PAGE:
First steps in creating the ambassador role
Understanding and defining the ambassador role is a critical initial step toward developing the retail front line which engages and interacts with the consumer. Then retailers must understand that the employee’s experience, as an employee and ambassador, is crucial to driving a vibrant customer experience, said Iles.
“Create confidence with your retail ambassadors — empower them with the right information, the right training and a vehicle for providing feedback. Include associates in the process and show them that they’re driving exceptional customer experience. This can be a great motivator,” he advised.
Morris said retailers must work with associates/ambassadors to identify skills and responsibilities necessary to develop a strong ambassador.
“Creating a positive customer experience is an effort that requires constant fine tuning — and there isn’t anyone who better understands what is working — and what isn’t — than the associates who are interacting with customers every day,” he said.
He also recommends establishing a pipeline for feedback from the front line as a top priority.
“Too often, retailers dictate what should happen inside the stores instead of taking a bottom-up approach. Two-way dialogue is crucial to helping associates feel informed and empowered to be successful,” he said.
Ultimately, associates need an appropriate balance of direction and flexibility to allow their unique skills, talents, and experiences to shine.
Moving the ambassador strategy forward
Given PlayerLync’s research with Harvard, and conversations with retail clients, developing the ambassador role also requires behavioral training, persistent coaching and reinforcement, according to PlayerLync’s Iles.
“Brand experience can be difficult to manage because it’s based on personal relationships that are dynamic and different from customer to customer. One way of interacting does not fit all customers, and it’s the nuances of marrying knowledge with developing a quick personal relationship that matches the brand that becomes very key to consistency,” he said.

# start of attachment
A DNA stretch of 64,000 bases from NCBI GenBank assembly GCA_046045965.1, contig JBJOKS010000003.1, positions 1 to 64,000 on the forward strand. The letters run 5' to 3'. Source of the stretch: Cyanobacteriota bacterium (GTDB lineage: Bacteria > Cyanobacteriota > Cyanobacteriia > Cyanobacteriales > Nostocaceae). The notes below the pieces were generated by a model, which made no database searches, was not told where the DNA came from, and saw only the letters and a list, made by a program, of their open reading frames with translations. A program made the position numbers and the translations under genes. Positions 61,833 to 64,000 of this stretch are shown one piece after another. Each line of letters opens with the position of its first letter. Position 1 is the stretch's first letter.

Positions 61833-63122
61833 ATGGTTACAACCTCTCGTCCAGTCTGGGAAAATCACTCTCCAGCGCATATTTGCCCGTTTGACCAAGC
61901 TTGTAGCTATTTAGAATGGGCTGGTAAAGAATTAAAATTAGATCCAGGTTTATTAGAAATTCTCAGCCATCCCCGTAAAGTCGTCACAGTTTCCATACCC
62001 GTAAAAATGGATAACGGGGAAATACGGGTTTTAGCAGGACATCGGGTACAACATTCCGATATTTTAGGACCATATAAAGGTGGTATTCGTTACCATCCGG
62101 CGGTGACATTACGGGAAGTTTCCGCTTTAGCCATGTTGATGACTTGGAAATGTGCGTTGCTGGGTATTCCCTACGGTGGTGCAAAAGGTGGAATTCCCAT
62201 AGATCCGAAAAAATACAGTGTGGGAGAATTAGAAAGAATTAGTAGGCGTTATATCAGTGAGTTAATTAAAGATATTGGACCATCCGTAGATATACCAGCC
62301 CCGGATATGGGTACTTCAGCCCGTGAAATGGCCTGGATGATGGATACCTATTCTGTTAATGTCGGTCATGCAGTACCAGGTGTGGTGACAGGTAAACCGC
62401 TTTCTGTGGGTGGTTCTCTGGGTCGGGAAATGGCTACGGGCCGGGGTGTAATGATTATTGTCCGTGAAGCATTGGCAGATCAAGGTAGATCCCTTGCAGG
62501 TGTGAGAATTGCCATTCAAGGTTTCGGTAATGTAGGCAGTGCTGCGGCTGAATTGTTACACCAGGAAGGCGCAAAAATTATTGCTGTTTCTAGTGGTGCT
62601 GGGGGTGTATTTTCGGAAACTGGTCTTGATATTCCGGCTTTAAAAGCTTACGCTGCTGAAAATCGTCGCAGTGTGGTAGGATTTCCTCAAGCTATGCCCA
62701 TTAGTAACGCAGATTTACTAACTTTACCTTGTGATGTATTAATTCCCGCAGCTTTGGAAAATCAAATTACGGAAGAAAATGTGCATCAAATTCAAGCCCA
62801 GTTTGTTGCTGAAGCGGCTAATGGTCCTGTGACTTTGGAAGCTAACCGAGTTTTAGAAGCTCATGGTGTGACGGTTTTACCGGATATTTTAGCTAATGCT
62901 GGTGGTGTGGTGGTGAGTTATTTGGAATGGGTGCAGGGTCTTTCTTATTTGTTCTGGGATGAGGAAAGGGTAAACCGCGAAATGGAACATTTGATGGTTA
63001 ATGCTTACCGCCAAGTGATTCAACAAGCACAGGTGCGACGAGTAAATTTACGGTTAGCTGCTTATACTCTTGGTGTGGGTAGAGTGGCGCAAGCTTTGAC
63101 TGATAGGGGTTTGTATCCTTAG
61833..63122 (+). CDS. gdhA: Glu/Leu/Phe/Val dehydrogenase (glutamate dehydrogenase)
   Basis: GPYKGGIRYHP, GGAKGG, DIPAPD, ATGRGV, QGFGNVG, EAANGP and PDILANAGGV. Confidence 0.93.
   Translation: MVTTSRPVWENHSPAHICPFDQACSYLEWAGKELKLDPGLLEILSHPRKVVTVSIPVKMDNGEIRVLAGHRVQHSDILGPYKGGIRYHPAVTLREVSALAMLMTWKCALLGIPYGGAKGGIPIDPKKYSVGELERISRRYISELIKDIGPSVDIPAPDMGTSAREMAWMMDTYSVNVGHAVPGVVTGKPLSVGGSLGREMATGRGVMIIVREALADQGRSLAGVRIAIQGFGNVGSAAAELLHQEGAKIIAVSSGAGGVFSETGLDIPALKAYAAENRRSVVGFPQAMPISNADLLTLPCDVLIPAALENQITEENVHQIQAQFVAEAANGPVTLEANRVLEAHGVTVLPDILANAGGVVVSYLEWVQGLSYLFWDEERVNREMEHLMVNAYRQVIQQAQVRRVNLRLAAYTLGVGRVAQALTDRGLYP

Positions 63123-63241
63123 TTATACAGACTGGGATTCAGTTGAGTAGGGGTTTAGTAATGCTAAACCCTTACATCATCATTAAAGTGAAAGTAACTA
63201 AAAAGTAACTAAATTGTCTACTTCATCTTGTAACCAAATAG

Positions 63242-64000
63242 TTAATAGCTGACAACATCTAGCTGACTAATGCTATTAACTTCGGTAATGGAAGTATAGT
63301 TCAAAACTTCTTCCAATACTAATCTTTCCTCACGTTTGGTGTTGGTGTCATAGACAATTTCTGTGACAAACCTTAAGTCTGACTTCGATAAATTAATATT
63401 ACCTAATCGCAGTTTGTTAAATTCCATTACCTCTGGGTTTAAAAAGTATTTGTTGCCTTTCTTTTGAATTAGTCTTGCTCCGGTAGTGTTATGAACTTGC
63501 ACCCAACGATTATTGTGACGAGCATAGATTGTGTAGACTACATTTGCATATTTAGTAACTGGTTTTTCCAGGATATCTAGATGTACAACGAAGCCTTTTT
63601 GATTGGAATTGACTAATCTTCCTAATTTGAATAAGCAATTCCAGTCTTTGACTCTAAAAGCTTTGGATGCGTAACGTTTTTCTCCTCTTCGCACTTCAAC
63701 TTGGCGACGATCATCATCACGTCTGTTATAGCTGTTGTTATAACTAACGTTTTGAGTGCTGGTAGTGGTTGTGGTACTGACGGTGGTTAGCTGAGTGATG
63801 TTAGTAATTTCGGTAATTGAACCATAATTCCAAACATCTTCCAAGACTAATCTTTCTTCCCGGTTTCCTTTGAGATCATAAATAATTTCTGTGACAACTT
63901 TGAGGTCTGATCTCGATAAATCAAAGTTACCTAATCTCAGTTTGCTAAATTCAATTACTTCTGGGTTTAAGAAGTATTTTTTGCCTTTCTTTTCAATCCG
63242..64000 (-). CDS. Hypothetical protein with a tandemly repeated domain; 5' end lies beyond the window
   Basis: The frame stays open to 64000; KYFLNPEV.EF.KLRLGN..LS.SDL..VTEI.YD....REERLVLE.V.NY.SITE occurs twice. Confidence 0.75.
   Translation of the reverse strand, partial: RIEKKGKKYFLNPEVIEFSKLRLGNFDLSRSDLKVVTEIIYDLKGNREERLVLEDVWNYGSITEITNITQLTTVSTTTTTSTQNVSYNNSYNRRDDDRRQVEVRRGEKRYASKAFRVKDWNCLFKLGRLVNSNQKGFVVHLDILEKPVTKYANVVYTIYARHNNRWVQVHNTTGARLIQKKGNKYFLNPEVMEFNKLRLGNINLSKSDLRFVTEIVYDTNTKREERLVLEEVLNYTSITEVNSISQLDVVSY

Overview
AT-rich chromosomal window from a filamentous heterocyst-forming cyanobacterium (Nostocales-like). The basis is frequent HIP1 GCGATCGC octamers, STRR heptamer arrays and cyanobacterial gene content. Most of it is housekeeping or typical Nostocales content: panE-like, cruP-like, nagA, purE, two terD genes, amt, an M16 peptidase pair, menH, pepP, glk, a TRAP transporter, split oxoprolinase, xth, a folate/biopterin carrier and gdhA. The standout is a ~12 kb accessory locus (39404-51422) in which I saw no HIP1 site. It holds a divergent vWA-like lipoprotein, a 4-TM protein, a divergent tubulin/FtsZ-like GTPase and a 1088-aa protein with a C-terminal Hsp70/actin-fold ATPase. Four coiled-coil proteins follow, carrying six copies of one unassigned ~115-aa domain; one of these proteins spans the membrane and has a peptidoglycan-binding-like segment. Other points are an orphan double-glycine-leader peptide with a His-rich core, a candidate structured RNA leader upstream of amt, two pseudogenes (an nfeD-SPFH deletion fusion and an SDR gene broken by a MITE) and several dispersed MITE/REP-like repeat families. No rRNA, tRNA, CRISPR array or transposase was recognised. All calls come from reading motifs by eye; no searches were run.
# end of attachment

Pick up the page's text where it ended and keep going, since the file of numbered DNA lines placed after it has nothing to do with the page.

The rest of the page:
Morris said retailers must realize that changing the way store teams engage with customers requires an end-to-end, system-wide commitment to change.
“There are three big missteps I see retailers make over and over. First — they fail to listen to, and subsequently remove, the obstacles that prevent ambassadors from being more successful. Second — they talk about change, but then fail to make it actionable for associates. Third — changes fail to reduce complexities for store associates and sometimes even add to it, making it more difficult for them to create a positive customer experience,” he said.
Morris added that enabling associates to be strong brand ambassadors isn’t just about having great systems and processes in place.
“It’s about finding a way to ignite their sense of purpose and draw out the unique talents of each associate.”
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Judy Mottl is an experienced editor, reporter and blogger who has worked for top media including AOL, InformationWeek and InternetNews. She’s written everything from breaking news to in-depth trends. She loves a great pitch so email here, follow on Twitter and connect on LinkedIn.